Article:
The other niggling complaint that critics often have of this performance is that they think Mack Harrell was too jovial and not menacing enough as Nick Shadow, but remember that Stravinsky attended all of the Met rehearsals leading up to the premiere and apparently had no complaints. Moreover, if you want to split hairs about it, Nick Shadow is supposed to be genial and jovial almost throughout the opera. Only after Tom guesses the three cards and Nick turns him insane should there be any signs of nastiness. In addition, Harrell was not exactly known for playing villains; like Lawrence Tibbett, he was a jovial, warm-hearted man by nature. Personally, I like Harrell’s Nick very much indeed.

Thebom_BabaThe other two gems of this performance are Eugene Conley’s Tom and Blanche Thebom’s Baba. Seldom, if ever, have I heard these roles performed to such perfection, histrionically as well as vocally. Mezzo-soprano students should study Thebom’s Baba very closely; in addition to her superb vocal control, she uses shade and nuance to give us a believable and fully-rounded character. Regina Sarfaty in the stereo remake by Stravinsky is a big nothing, vocally as well as dramatically, as is almost every other Baba I’ve heard. Other Babas tend to overplay their hand, making a silly caricature of her, which simply does not work. Yes, Baba is a bit naïve, marrying Tom without much in the way of familiarity with him, but she gives him her full love and is badly mistreated by him. She is a victim of his momentary whim, not a buffoon, and shouldn’t be played as such.

Conley’s Tom is not quite as nuanced dramatically, yet I’ve never heard another tenor do the role as full justice as he does. In his hands (and voice) Tom is headstrong, impetuous, greedy without having any real plan for success. He typifies young men of many generations; think of today’s youngsters who think the world owes them a living even though the reality is that they live in their parents’ basements. He is throughly believable every time he gripes about something: “I wish I had money!” “I wish I were happy!” etc. He is the perennial whiner waiting for his participation trophy. Nick Shadow, whom he instinctively trusts without knowing why, is his virtual-reality Sugar Daddy. That’s another reason why I feel it is imperative to play Nick in a friendly, jovial manner, as Harrell does.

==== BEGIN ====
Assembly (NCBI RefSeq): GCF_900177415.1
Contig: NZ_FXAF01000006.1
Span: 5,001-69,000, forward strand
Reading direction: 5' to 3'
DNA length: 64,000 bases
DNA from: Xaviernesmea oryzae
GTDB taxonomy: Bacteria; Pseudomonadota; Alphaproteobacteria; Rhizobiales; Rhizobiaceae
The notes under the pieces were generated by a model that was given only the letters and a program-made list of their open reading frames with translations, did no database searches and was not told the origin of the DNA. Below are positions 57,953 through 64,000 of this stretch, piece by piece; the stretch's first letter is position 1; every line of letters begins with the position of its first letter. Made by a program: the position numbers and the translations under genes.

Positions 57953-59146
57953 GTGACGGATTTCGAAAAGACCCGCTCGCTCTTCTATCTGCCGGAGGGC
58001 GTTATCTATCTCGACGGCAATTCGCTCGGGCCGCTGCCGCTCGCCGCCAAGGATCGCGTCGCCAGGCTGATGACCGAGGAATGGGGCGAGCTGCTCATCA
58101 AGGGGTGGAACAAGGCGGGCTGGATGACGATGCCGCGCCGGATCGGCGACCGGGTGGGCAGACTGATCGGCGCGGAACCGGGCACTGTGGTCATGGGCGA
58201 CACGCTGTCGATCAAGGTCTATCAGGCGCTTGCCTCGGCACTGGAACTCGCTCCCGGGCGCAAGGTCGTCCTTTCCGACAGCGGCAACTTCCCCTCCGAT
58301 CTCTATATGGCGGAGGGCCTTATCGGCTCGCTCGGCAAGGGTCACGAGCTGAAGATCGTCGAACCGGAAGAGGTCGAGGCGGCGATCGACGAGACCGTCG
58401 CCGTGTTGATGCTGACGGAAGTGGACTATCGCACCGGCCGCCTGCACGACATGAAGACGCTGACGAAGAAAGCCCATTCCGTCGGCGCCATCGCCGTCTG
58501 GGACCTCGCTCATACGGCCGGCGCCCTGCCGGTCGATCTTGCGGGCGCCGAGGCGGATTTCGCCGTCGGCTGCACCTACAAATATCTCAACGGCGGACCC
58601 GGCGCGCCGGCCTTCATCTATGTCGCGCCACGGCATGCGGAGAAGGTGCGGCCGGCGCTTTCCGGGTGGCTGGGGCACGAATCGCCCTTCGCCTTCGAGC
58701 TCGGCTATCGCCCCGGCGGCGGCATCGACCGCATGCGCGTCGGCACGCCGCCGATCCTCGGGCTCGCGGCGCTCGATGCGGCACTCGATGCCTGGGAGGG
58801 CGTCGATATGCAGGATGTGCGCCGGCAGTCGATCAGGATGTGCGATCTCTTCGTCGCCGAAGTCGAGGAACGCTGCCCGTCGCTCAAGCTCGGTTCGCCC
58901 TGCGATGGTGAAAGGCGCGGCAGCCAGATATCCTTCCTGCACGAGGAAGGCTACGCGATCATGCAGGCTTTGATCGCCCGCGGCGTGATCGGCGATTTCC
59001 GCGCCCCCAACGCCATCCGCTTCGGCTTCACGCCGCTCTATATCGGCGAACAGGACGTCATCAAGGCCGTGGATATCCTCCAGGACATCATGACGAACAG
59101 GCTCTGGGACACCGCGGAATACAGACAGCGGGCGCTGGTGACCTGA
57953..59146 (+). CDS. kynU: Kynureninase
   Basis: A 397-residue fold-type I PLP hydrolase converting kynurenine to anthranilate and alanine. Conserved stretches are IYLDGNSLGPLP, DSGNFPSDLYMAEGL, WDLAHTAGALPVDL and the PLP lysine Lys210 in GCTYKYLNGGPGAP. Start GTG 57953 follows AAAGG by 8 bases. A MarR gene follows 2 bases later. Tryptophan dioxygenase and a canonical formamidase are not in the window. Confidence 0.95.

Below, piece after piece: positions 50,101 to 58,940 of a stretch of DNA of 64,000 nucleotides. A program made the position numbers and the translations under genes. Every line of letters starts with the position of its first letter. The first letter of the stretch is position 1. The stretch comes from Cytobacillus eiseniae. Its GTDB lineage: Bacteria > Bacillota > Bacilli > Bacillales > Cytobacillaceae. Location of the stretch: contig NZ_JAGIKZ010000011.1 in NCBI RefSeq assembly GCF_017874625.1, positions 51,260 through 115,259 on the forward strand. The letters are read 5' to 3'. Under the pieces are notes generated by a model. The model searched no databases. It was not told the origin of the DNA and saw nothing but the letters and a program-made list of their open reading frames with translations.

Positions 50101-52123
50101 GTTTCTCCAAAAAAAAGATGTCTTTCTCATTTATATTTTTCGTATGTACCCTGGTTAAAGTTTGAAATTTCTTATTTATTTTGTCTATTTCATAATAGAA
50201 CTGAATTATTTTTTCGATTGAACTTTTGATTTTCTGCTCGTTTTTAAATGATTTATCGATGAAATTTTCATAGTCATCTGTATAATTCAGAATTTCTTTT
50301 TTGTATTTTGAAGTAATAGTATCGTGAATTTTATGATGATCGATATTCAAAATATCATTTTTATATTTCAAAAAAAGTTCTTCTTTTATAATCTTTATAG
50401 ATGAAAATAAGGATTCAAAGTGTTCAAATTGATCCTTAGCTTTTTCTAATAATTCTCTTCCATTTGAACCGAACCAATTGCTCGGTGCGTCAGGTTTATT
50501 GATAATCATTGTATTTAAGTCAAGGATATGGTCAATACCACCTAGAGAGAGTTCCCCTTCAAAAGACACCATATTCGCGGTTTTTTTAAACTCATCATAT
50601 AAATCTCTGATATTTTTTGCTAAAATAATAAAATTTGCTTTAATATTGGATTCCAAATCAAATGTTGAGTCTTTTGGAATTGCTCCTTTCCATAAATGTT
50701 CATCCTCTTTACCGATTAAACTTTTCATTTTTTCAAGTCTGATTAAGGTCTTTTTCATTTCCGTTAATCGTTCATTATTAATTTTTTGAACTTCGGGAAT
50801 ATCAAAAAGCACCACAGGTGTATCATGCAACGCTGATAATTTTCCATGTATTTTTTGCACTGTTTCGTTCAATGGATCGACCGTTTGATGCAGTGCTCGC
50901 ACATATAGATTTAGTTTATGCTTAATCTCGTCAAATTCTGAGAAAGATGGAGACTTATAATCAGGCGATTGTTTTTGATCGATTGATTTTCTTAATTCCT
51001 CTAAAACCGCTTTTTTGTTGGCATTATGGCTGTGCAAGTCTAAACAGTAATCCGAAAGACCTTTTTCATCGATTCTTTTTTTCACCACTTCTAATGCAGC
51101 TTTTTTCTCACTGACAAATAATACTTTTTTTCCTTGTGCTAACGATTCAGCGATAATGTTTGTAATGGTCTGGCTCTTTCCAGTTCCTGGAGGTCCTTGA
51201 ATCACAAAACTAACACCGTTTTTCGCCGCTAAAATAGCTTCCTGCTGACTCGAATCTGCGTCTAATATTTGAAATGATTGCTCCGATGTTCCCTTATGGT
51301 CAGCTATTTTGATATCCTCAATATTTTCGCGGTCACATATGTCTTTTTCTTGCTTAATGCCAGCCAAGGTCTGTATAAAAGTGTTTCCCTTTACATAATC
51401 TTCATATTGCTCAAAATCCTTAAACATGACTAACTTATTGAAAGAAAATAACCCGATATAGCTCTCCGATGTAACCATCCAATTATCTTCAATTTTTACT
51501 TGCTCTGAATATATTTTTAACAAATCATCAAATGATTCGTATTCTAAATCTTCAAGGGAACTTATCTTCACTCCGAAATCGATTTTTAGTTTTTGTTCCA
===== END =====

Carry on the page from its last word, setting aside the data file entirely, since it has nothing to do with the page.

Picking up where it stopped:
All in all, then, this is a “personality plus” rendition of Stravinsky’s opera. Listeners who don’t much care for it because it doesn’t have good enough Tunes aren’t going to like it much better here, but for the rest of us it’s a revelation. In closing I’d like to add that although I never thought as little of Stravinsky’s conducting abilities as other critics, I admit that he wasn’t exactly on the level of a master like Toscanini or Reiner. Thus I’d have to say that by and large this recording reflects Reiner’s work as much if not more than Stravinsky’s, just as the 1930 recording of Tannhäuser represents the view of Toscanini, who rehearsed and conducted the live performances, as much as that of Karl Elmendorff, who actually made the recording. It’s not a big point, but it is important to keep in mind since the world premiere was such a mess that Stravinsky had to slow almost the entire opera down in order for the orchestra and chorus to follow what he wanted.

By and large, the Met orchestra and chorus plays over their heads here. They are superb whereas in most contemporary broadcasts of standard repertoire they sound mundane or scrappy at best. I think Reiner hired some ringers for the orchestra, possibly from the New York Philharmonic or Philadelphia Orchestras, to bolster the winds (always important in Stravinsky’s music) and eliminated many of the foreign-born singers in the chorus, because their English diction is quite good and they are almost consistently in tune and on the beat. In short, this is an excellent recording of the opera and one that will stand up to repeated listenings.

—© 2017 Lynn René Bayley